“We Were Liars by” E. Lockhart

we were liars
Summertime on Beechwood Island in Massachusetts has always been special for the Sinclair family. Harris Sinclair, the patriarch of the family, owns the small island near Martha’s Vineyard and built a summer house there for each of his three daughters. Cadence “Cady” Eastman, eldest grandchild of Harris and his beloved wife Tipper, has happily lived and loved every summer with her extended family on Beechwood.

Summer 15 proves to be difficult in many ways. It’s the year when everything changes. Cady’s father leaves. Tipper passes away. Cady realizes in her heart that she’s in love with Gat, her cousin Johnny’s best friend, who also spends his summers on Beechwood Island. The summer Gat tells her he loves her. But what about his girlfriend back home? Their first kiss. The summer of her “accident”, an accident she doesn’t really remember. Secrets and lies. The summer when her world comes apart.

Summer 16 is not a good one for Cady either. She is forced to go on a European vacation with her father instead of her usual summer plans. She hasn’t been in touch with any of the “Liars”, cousin Mirren, Cousin Johnny, or her Gat. None of them have written or called since her accident the previous summer. No Beechwood. No Gat. No Liars. Only brutal migraines that leave Cady in extreme pain, sometimes sleeping for days, and taking meds that the doctors prescribe but don’t actually work.

Now, it’s Summer 17, two years after her accident. She has convinced her mom to let her come back to Beechwood. Bits and pieces of Summer 15 flash back to her in between her frequent migraines. All Cady remembers about the accident was going down to the beach alone to swim and the way she was found, freezing and curled up into a ball on the shore. Something else must’ve happened. A fight maybe? She must’ve hit her head on the rocks, right? Hypothermia they said. Respiratory issues they said. But why can’t she remember? Traumatic brain injury and selective amnesia was her diagnosis, but it still made no sense. Why would Cady go alone when the three other Liars were always with her? So many questions Cady couldn’t answer. Or could she?

Lockhart does an amazing job with this story. I couldn’t put it down. Some will see the plot twist and some won’t, but it doesn’t change the intrigue and mystery surrounding Cady’s accident and the craziness in her family. I would definitely recommend this to anyone that enjoys quick reads, romance, and a good mystery.

Check this book out or put it on hold.

-Kelly Handy

“This Dark Endeavour” by Kenneth Oppel

TDE

This Dark Endeavour is the first book in Oppel’s The Apprenticeship of Victor Frankenstein series. Taking place when Victor Frankenstein was just a teenager, This Dark Endeavour charts Victor’s quest to find the elixir of life after his twin brother, Konrad, falls seriously ill. Accompanied by Konrad, and their distant cousin, Elizabeth, Viktor begins to study ancient alchemical texts after finding a secret library in his family’s chateau. Yet, once Konrad gets sick, Victor’s interest in alchemy becomes an obsession, often putting his and Elizabeth’s lives in danger as they try to gather the ingredients necessary for the elixir of life. The story is suspenseful and atmospheric, and I often could not put it down.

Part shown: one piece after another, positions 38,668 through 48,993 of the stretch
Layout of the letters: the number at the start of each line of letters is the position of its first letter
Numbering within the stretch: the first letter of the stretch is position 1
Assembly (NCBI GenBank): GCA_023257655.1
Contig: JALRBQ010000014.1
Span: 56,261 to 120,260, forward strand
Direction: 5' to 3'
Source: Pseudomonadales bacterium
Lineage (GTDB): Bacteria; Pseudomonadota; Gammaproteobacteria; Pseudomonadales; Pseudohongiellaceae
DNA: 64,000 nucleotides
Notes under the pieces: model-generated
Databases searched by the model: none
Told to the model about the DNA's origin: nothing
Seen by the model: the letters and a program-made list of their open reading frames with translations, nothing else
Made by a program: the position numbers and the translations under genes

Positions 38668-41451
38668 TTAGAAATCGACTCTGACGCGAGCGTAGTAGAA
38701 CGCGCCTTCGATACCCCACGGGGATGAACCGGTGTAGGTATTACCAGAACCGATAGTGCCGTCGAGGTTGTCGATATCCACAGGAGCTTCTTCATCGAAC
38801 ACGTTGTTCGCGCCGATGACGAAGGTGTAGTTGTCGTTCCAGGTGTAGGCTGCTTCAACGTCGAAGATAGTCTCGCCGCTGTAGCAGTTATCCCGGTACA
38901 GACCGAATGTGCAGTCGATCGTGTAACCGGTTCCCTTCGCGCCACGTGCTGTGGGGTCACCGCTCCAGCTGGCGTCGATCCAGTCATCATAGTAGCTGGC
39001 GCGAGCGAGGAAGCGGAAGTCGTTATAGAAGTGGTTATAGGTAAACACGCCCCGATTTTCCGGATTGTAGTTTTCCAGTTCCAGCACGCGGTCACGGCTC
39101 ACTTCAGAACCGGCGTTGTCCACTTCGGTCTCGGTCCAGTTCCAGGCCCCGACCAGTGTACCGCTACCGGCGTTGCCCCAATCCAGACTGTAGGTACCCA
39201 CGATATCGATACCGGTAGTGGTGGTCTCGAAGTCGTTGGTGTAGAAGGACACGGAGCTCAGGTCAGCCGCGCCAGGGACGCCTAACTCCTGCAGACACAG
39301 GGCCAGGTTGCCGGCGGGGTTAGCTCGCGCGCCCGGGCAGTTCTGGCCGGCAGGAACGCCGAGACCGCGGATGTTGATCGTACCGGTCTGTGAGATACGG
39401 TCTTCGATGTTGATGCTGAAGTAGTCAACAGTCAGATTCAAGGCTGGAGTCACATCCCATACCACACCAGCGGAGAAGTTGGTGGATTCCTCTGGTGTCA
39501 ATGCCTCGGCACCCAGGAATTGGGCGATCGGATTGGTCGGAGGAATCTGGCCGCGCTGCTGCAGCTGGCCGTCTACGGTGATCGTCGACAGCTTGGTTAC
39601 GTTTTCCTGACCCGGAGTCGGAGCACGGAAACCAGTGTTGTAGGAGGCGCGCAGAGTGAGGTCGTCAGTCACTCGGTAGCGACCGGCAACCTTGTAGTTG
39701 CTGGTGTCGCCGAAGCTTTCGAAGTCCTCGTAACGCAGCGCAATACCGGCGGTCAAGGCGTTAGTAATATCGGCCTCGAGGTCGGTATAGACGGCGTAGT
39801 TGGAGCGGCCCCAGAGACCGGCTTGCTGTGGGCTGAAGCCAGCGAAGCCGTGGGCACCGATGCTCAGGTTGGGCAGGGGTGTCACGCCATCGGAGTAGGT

Fans of Mary Shelley’s Frankenstein and of the gothic horror genre are sure to enjoy this gripping read. Oppel stays true to the feel of Shelley’s original work, while creating a whole new back story and bringing new life to the characters of Frankenstein in this prequel. He also expertly writes his characters, creating a plausible explanation for the adult Victor Frankenstein’s obsession with overcoming death. This Dark Endeavour is followed up by an excellent sequel, Such Wicked Intent, and I am eagerly awaiting Oppel announcing the third book in the series.

Check this book out or put it on hold.
-Caitlin Connelly

“Cruel Beauty” by Rosamund Hodge

cruel  beauty

In this twist on the classic fairy tale “Beauty and the Beast,” Nyx has been raised her whole life knowing that it is her destiny to marry the Dark Lord, the evil ruler of her kingdom. On her seventeenth birthday Nyx marries Ignifex with one mission, kill him and free Arcadia, even though she will likely die in the process. Of course, like in “Beauty and the Beast,” things aren’t quite so straightforward once Nyx gets to know her mysterious husband. She is intrigued by and drawn to Ignifex and her commitment to what she has been tasked to do begins to waver.

Hodge has created a unique world in her novel. Nyx’s kingdom is completely cut off from the outside world, thanks to the Dark Lord, and is plagued by demons. The world of Cruel Beauty combines elements of both Greek and Roman mythology. Hodge’s writing is beautiful and I could easily picture the kingdom of Arcadia and Ignifex’s constantly changing mansion as Nyx searches for a way to fulfill her mission. Hodge’s detailed descriptions of setting and of Nyx, a strong yet imperfect heroine, were two of my favorite elements of this book.

For lovers of fairy tale retellings and fantasy, Cruel Beauty will not disappoint. My only quibble is that the ending felt a little rushed, after a lot of build up. But overall, Cruel Beauty is one of my favorite books of 2014, and I will definitely read Hodge’s next novel Crimson Bound.

Check this book out or put it on hold.
-Caitlin Connelly